Bloomberg News

Comair May Sell Some Planes as Airport Charges Increase

September 13, 2011

(Updates with executive’s comment from fifth paragraph)

Sept. 13 (Bloomberg) -- Comair Ltd., a South African air carrier partly owned by British Airways Plc, may sell some planes as a government plan to increase airport charges as much as 70 percent would make low-cost travel unaffordable, joint Chief Executive Officer Gidon Novick said.

“We will be reducing capacity because the market is going to shrink,” Novick said by phone from Johannesburg today. “The increase over five years will be 160 percent from the current price.”

Comair operates the Kulula.com low-cost airline brand as well as the British Airways franchise in southern Africa. The lowest fare of 300 rand ($41) will increase by 20 percent, which will all go toward covering airport taxes, he said.

The Airports Company South Africa (ACSA), the nation’s state-owned airports operator, will increase taxes at its facilities by 70 percent starting Oct. 1, according to the Government Gazette published on June 30. The government decides the rate of increases.

“That will make air travel unaffordable for the emerging market, those people who never used to fly before,” Novick said. The company will pass on the extra costs to travelers, he said.

1Time Holdings Ltd.’s cancellation of its route to Maputo, in neighboring Mozambique, from Johannesburg, was mainly because of the high airport taxes, Chief Executive Officer Glenn Orsmond said in a mobile-phone interview from Johannesburg today. The move was announced in August.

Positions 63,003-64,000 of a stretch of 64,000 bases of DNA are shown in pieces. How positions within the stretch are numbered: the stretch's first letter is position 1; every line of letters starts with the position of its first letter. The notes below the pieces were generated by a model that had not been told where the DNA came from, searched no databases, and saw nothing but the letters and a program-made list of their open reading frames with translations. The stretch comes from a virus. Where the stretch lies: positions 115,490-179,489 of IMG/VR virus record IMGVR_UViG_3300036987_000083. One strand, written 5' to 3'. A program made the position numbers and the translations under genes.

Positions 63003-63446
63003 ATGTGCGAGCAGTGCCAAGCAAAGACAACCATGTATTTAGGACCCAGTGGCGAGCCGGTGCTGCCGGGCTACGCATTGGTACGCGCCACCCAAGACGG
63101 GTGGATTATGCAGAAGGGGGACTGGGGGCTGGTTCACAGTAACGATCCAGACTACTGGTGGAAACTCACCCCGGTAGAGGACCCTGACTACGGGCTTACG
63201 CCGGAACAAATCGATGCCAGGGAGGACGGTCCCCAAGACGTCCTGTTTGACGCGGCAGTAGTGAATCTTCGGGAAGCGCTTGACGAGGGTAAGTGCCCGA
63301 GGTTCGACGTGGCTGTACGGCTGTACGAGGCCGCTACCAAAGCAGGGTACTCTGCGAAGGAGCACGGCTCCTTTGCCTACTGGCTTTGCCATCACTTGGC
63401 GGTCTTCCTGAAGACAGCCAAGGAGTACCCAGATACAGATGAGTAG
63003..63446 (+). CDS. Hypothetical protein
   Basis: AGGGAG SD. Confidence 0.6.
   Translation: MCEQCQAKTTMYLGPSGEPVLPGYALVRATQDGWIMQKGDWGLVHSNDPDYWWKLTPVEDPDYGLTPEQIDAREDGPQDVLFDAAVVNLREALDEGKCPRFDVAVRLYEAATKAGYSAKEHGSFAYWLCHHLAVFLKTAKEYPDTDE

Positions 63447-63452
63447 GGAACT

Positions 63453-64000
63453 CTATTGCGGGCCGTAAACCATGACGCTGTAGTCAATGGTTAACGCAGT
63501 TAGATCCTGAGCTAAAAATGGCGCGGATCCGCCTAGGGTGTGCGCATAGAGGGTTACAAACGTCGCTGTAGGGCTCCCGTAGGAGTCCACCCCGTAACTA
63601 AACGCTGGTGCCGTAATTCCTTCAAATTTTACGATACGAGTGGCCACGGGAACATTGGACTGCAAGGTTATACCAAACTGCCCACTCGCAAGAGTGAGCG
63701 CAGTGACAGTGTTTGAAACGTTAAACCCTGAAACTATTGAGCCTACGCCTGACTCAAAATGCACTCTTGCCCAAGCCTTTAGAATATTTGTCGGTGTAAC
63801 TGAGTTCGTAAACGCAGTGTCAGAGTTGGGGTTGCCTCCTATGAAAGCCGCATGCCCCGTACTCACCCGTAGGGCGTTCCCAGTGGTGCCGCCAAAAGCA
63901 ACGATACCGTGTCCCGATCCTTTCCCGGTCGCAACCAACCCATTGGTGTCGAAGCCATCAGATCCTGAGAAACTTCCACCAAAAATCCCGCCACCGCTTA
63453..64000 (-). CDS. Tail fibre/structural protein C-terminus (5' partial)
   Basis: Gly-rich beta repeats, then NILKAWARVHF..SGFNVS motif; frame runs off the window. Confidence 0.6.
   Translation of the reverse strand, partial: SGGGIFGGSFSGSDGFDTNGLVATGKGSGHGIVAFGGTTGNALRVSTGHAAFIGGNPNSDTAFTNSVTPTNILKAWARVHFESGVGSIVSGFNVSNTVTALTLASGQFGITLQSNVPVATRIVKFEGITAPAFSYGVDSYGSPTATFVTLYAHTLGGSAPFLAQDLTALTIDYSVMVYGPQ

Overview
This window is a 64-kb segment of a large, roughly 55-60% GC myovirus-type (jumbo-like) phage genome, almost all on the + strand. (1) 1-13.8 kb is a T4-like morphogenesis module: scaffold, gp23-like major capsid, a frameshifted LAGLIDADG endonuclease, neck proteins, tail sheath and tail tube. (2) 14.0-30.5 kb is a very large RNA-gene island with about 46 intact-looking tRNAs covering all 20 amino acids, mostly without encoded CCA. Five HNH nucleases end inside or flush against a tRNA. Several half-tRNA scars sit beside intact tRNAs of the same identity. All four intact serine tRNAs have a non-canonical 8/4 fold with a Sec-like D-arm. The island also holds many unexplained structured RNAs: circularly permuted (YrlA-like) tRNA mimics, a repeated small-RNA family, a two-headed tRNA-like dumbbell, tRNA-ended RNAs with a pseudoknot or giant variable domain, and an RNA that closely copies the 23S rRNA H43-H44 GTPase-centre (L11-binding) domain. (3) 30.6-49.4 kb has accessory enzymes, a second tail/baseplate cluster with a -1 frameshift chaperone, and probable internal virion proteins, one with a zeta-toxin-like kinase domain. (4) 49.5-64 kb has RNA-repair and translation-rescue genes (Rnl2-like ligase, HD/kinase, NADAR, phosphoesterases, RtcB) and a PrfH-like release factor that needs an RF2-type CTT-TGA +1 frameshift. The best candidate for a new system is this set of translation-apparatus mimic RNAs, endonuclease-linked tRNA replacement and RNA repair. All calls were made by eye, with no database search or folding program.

‘Unviable’ Route

“The airport charges of 520 rand one-way on the 45-minute flight were too expensive, made the route unviable,” Orsmond said. 1Time Airlines, the listed company’s low-cost airline, terminated the route after just under a year of operations.

“There is no link between the airport taxes to the services airlines receive, in the end we are subsidizing the retail monuments,” Orsmond said, referring to shopping centers in the airport.

In preparation for last year’s soccer world cup, ACSA spent 17 billion rand over three years, according to the company’s 2010 annual report.

Both 1Time and Comair serve the budget segment of the market, competing with the state-owned full-service carrier South African Airways and three other airlines.

“These high taxes will reduce the airline market and destroy jobs in the tourism sector,” said Orsmond. If the government wishes to create jobs, he said, it “must charge reasonable taxes and must be consistent.”

--Editor: James Langford

To contact the reporter on this story: Sikonathi Mantshantsha in Johannesburg at smantshantsh@bloomberg.net

To contact the editor responsible for this story: Kenneth Wong at Kwong11@bloomberg.net


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